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Report: Healthy soil, local food systems key for NM agriculture

Copyright © 2020 Albuquerque Journal

Jose Pasilla weeds a green chile field near Salem in early May.

Healthy soil is drought-resistant and produces more nutritious food.

And New Mexico “could gain economically by building soil health and feeding its own people,” reads the “New Mexico Farm & Food Economy” report from the Crossroads Resource Center.

New Mexico farmers spend about $480 million each year buying out-of-state livestock feed, fertilizers, chemicals and petroleum products, according to data from the U.S. Bureau of Economic Analysis.

Rising production costs mean that net cash income for the state’s farmers “has held essentially steady” for the last 50 years.

“We have a serious situation where virtually all the agricultural products in the state are leaving,” said Christina Allday-Bondy, a founder of the New Mexico Healthy Soil Working Group, which commissioned the report along with the Climate Change Leadership Institute.

The group issued several recommendations based on the findings. They include expanding the New Mexico Healthy Soil program, which gives the New Mexico Department of Agriculture money for soil projects and education.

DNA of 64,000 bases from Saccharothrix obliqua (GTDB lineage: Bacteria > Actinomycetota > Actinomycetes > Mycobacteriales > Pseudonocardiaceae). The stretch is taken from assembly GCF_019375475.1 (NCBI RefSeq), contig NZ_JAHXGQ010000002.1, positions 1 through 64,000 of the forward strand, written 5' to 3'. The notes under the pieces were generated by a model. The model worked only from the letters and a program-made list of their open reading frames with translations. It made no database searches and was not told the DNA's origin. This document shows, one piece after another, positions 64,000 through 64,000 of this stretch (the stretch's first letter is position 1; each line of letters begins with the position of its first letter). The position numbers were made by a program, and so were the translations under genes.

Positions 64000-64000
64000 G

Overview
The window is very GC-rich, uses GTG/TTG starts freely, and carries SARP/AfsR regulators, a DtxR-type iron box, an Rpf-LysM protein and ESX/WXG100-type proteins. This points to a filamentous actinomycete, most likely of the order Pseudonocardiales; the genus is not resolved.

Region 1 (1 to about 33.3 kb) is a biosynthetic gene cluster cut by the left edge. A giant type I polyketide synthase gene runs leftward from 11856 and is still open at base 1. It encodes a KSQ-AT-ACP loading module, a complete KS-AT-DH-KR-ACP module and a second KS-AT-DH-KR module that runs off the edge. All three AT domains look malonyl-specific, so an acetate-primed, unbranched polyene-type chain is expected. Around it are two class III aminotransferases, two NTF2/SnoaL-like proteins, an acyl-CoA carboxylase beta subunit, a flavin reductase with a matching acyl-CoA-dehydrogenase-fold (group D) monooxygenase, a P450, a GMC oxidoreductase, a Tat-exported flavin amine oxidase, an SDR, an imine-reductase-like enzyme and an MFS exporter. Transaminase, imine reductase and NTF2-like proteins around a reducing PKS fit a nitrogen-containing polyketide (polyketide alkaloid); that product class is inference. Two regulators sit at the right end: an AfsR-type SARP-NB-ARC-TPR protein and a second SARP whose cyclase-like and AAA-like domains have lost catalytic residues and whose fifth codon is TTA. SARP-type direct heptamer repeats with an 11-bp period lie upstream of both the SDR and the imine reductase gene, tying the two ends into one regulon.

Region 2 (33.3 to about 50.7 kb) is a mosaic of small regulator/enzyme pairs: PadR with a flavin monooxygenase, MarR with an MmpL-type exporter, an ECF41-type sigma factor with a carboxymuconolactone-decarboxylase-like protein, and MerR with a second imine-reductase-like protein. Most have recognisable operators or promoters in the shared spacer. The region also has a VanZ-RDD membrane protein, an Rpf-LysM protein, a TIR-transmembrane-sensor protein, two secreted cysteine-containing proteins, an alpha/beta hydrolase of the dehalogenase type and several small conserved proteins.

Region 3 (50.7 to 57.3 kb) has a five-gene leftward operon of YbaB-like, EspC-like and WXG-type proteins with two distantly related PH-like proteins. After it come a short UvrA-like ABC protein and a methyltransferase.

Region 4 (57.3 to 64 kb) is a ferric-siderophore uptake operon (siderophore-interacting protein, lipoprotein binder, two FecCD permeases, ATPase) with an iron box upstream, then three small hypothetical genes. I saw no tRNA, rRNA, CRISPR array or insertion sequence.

New Mexico should help producers improve soil and grow their own feed, said Isabelle Jenniches, a co-founder of the working group and a board member of the New Mexico Food and Agriculture Policy Council.

“The hay that you feed your herd in the winter is one of the biggest expenses for New Mexico ranchers,” Jenniches said. “If you have healthy soil, you can grow more food on your own land.”

The report notes that New Mexico farmers sell about $3.1 billion of food products every year. But New Mexicans spend $6.5 billion annually on food grown outside of the state.

Expanding NMDA’s “$5 at a Time” campaign could boost farmer income, the report said. The initiative encourages New Mexicans to spend $5 each week on food grown in the state.

Jenniches said investing in local food and water systems could address health inequities exacerbated by the COVID-19 pandemic.

“Soil health is resilience. It is food security in emergency situations as well as for the long term,” she said. “Healthy soil equals healthier food, and healthier food equals better health overall.”

Also included in the recommendations are a state Farm to Food Bank initiative, expansion of the SNAP Double Up Food Bucks program, continued funding for Soil and Water Conservation Districts and the creation of a New Mexico public bank that could provide low-interest loans to farmers who are building healthy soil.

“We want our farmers and ranchers to be successful,” Allday-Bondy said.

Theresa Davis is a Report for America corps member covering water and the environment for the Albuquerque Journal.


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